El Sombrero Azul
El Sombrero Azul
love seeing my sister’s reflection in the skyline!
This past long weekend (Sunday-Tuesday) we went on a pilgrimage of communities in Chalatenango, one of the northern provinces of El Salvador and an area that suffered greatly during the war. The majority of the group went up on Saturday, but I was getting over a virus and stayed behind for one day to catch up on sleep. We were able to visit the house and family of Victor, a becario who lives with me in Casa Romero and one of my absolute favorite people here. We got to swim in the Rio Sumpul, but we also heard extremely powerful testimonies of people fleeing their homes in the night and living in the mountains, those who lost family members in the war, communities of repopulated Salvadorans who had been refugees across the border in Honduras during the war, and survivors of the Sumpul Massacre. The power of storytelling was in full affect, and despite not having all of my energies, I was honored to have these stories shared with me.
The same river where we swam with Victor and his family, in March of 1980, ran red with the blood and bodies of an estimated one thousand victims of the massacre of Sumpul. The stories we heard of the carefully coordinated “baña de sangre” (bloodbath) were chilling, but I am ashamed admit I was kept from being fully engaged at some points due to poor health, extreme heat, and the busy schedule. However, on Monday we were leaving the rural community of Carasque, after getting to meet the beautiful family and hear about the history of Lupita, the director of accompaniment of the Romero Program, when word reached us of the horrifying events that occurred in Boston. Chris, a fellow BC student here, and I had been talking about the Marathon all day and encouraging all of our friends to come visit for the “happiest day of the year” in 2014, missing our beloved Boston on what is a fun, beautiful day of celebration. Boston had been on my mind all day, and to hear that bombs went off at the finish line was not only saddening but terrifying. I don’t only go to school in Boston, but the city is full of friends and family- including my beautiful sister Aileen who often goes to the finish line to cheer on friends and strangers. I had a number of friends running the marathon this year, including my close friend Justin who had been training hard to raise money for Hole in the Wall. There, in rural El Salvador, after a day of war testimonies, I was hearing about an act of terror in my own city.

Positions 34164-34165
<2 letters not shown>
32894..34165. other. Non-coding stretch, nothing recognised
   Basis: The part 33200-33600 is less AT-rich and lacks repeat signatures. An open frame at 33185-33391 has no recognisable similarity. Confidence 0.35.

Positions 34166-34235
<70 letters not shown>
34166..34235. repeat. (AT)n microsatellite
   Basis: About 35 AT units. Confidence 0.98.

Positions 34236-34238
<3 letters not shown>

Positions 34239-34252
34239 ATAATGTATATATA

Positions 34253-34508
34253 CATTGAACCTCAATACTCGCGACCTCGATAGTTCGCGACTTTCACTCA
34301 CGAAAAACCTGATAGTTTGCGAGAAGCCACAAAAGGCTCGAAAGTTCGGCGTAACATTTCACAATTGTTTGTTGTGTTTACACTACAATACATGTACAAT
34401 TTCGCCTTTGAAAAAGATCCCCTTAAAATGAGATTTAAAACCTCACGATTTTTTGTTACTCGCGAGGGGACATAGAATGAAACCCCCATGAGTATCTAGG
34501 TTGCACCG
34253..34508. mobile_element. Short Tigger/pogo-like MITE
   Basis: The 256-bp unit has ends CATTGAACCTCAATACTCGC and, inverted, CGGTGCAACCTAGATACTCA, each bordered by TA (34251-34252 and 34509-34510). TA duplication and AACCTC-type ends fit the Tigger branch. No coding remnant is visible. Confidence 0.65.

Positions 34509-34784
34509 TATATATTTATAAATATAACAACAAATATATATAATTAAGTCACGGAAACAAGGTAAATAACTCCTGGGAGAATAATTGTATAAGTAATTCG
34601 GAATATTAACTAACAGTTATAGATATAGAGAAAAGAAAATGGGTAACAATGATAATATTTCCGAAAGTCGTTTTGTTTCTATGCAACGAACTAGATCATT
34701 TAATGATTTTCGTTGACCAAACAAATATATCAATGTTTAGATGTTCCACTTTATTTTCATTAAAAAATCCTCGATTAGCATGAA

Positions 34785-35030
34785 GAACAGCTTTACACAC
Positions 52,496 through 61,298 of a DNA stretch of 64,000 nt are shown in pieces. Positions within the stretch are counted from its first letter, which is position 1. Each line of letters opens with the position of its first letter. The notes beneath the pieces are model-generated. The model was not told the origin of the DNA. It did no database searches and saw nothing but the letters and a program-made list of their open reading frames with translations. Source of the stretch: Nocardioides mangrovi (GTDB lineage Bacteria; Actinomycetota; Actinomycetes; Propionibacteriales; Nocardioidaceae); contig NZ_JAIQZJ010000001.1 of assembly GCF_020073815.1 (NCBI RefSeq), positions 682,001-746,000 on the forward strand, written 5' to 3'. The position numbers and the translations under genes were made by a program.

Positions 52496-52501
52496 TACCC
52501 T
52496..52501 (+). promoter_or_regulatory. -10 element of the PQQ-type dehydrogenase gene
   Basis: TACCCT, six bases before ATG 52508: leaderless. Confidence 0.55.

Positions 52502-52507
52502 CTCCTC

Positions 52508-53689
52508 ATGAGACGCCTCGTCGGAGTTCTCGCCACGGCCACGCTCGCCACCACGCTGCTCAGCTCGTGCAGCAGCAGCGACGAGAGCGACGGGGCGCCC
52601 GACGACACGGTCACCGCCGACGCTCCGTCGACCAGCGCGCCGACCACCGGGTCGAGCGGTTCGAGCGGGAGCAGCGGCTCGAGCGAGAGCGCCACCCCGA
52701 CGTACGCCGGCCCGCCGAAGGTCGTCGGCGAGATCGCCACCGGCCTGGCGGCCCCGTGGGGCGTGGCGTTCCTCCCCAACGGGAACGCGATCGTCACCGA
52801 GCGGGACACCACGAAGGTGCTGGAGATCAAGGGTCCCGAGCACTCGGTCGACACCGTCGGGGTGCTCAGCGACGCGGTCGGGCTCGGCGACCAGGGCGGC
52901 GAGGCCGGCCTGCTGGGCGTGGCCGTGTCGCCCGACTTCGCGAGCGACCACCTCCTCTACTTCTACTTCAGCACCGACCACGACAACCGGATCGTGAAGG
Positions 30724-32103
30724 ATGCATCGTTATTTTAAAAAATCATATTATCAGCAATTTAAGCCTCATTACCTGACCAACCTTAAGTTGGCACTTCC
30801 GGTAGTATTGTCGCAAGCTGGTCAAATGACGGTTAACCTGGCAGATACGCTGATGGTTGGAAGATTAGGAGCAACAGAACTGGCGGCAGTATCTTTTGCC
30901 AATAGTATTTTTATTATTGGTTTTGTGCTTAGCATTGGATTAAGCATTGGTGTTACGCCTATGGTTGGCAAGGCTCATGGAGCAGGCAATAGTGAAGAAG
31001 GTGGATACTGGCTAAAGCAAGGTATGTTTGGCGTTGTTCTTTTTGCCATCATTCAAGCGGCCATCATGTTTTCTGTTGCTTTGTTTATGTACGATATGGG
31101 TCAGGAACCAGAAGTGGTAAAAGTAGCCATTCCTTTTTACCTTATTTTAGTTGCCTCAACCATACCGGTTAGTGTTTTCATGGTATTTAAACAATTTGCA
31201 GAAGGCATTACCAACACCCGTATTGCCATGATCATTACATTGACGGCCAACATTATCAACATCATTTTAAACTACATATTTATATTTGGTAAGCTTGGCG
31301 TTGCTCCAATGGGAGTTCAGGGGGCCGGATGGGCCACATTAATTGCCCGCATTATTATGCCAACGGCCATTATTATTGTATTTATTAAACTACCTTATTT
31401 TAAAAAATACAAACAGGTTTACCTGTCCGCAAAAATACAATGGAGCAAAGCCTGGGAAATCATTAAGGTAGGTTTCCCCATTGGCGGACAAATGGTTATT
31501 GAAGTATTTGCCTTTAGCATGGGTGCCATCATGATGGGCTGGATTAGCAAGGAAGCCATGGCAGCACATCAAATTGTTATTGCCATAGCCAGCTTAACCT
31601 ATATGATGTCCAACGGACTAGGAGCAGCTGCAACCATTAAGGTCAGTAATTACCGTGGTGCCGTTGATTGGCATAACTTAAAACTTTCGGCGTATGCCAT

I hadn’t brought my tiny Salvadoran cell phone with me to Chalate, and luckily my friend Mal was able to lend me her phone to call my sister. The five minutes where I waited to drive closer to a cell phone tower and gain the tiniest bit of service to call her were some of the most tense and horrifying moments I have ever felt. Gracias a Dios, she and everyone I know and love in Boston were safe. In those five minutes, I understood more about any of the war testimonies I had heard all semester. Despite having lived through 9/11 and other American tragedies, I have been extremely blessed to not have lived through a war on my own soil. I have never known the daily terror that my Salvadoran family has known. As painful as those five minutes were, waiting to talk to Aileen, I cannot imagine the pain of watching the river you have grown up next to turn red with blood and wondering if the bodies of your parents, siblings, and friends are washing past you, not to mention wondering if you will be discovered in your hiding place. This is definitely something I am still processing and marinating on, but experiencing this senseless violence on my own city from a beautiful nation with such a violent history, and such a violent present, has given me a very unique and complicated perspective. I may never be able to understand why or how soldiers were able to commit such horrifying acts of violence against their countrymen. I may never be able to understand how someone could take the happiest day of the Boston-year and turn it into a tragedy. But I have been able to see the strength and beauty that has come from surviving. The beauty of telling your story and knowing that those you lost will not be forgotten. I have already heard of the beauty and healing happening in Boston right now, and as hard as it is to be away at a time like this, I am gaining a new understanding of solidarity as I talk to Victor and my community here about everything.